Students and the outbreak of the Euromaidan protests
On the day following the government’s decision not to sign the association agreement, a series of events took place in L’viv, the unofficial capital of western Ukraine, which determined the course of the subsequent days. In many ways, this was not surprising as L’viv possesses strong historical and cultural links with the rest of Central Europe and compared to other major cities in Ukraine it lies geographically close to the European Union, the Polish border being but a mere two hours drive away. Having been part of the Soviet Union since only after the Second World War, it has a much weaker relation with the Russian-speaking part of the country and with Russia. If anywhere in Ukraine there was a perfect breeding ground for a revolt against the Yanukovych regime it was in L’viv.
There, on the morning of 22 November, a group of over a hundred students gathered in front of the provincial government building to protest the government’s decision of the day before. The students had improvised EU flags and chanted pro-European slogans. After a while, they decided to turn their gathering into a street demonstration calling upon students -while passing other institutions of higher education- and other passers-by to join their protest. Within a short space of time the demonstration had grown to a few thousand. The protesters then proceeded to the Taras Shevchenko monument in the city centre. The students announced the formation of a strike committee and the L’viv Euromaidan was a fact. Counting about 10,000 participants the L’viv rally by far outnumbered those in the rest of the country. More so, the academic authorities of the city’s universities and colleges declared their support for the students and were joined by the city’s mayor, Andriy Sadoviy, and the municipal council in condemning the national government. Though this gave the students some guarantee of protection, they insisted on keeping their own specific student organisational committee, calling for the Euromaidan to be a symbol of civic action and void of political insignia.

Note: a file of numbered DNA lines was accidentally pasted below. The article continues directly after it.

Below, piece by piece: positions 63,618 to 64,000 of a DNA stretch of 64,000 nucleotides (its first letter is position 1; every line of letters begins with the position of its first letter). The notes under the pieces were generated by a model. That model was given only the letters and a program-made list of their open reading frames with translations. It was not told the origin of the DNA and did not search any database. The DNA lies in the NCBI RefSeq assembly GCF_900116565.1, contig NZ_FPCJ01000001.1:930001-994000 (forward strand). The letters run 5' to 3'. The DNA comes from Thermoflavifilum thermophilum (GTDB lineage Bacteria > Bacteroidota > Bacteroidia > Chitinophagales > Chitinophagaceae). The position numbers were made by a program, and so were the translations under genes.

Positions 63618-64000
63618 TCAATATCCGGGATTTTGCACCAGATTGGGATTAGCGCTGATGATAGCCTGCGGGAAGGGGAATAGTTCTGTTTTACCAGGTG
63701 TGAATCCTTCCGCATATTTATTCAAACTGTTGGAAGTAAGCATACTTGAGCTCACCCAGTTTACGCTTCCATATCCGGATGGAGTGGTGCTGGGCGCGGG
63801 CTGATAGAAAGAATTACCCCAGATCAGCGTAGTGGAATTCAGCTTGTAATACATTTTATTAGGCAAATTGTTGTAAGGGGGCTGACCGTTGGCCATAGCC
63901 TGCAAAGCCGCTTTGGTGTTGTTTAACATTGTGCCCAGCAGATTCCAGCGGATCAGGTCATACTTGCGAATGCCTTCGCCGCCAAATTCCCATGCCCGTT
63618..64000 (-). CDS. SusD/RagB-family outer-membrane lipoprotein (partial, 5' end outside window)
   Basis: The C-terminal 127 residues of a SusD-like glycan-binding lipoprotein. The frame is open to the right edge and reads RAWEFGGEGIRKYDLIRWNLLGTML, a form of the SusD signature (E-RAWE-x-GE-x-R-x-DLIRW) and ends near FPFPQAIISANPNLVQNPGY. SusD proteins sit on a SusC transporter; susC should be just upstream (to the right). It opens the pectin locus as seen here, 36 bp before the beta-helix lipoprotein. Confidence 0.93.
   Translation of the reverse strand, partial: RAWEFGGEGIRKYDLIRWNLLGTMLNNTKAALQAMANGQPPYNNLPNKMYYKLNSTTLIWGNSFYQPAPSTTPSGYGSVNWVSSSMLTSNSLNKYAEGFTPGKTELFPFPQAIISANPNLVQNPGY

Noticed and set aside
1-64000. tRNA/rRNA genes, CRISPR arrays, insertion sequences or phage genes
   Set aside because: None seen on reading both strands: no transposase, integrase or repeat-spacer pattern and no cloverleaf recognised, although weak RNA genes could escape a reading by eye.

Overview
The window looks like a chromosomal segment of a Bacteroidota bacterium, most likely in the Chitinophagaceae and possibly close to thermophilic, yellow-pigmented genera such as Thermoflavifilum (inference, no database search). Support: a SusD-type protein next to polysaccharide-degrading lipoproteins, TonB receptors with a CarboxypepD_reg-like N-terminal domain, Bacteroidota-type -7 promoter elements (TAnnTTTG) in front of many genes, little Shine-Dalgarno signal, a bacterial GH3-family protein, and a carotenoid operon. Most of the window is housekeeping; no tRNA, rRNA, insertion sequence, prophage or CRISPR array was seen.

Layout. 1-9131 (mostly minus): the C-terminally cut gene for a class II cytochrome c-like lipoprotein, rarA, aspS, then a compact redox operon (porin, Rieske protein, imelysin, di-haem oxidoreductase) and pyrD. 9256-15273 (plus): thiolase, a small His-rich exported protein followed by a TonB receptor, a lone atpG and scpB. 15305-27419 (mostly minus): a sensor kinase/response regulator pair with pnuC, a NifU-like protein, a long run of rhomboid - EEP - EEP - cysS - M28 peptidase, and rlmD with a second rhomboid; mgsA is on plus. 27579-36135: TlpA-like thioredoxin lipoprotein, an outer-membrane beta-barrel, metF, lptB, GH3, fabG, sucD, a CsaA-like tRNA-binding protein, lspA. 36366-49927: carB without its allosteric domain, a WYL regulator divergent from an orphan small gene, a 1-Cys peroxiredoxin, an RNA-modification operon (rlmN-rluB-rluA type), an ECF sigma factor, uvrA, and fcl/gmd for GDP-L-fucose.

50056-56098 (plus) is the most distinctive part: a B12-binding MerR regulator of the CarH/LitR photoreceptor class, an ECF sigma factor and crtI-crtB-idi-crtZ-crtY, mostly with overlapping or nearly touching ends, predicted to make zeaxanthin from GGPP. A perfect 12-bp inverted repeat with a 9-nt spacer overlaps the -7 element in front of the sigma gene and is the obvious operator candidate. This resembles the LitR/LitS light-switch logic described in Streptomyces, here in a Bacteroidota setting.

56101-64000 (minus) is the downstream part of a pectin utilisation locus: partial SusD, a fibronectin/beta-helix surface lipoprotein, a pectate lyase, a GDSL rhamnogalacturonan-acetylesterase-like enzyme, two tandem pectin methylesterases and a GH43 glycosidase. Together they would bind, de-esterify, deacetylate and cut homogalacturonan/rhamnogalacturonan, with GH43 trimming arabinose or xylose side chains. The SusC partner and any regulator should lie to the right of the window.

The mobilisation in L’viv was incessant and soon took on a national scale as the Euromaidan became a way station for thousands of L’vivians heading for the capital -day and night- in time for the planned rally on 24 November. In part, the coordination effort was managed through social media networks and the Euromaidan news feeds that had started to appear and were administered by the more tech-savvy protesters in a nearby cafe. The Kyiv rally was a stunning show of massive mobilisation in the capital, while about 20,000 protesters had gathered simultaneously in the centre of L’viv. In Kyiv, the leaders of the parliamentary opposition addressed the protesters, but in L’viv the students of the Euromaidan watched vigilantly over the civic spirit of the protest. One of the student leaders in L’viv, Andriy Tkachuk, explained the students’ wariness of politicians and political parties very bluntly. “We came out without banners or symbols of any political parties, to demonstrate our independence from the parties. We, the students, we are coming out as an independent part of society. We do not have to march under party banners. You can guess how those kind of actions end.” When the local leader of the ultranationalist party Svoboda, Yury Mykhalchyshyn, tried to address the crowd at the rally, the students intervened and started chanting “bez politykiv [without politicians].”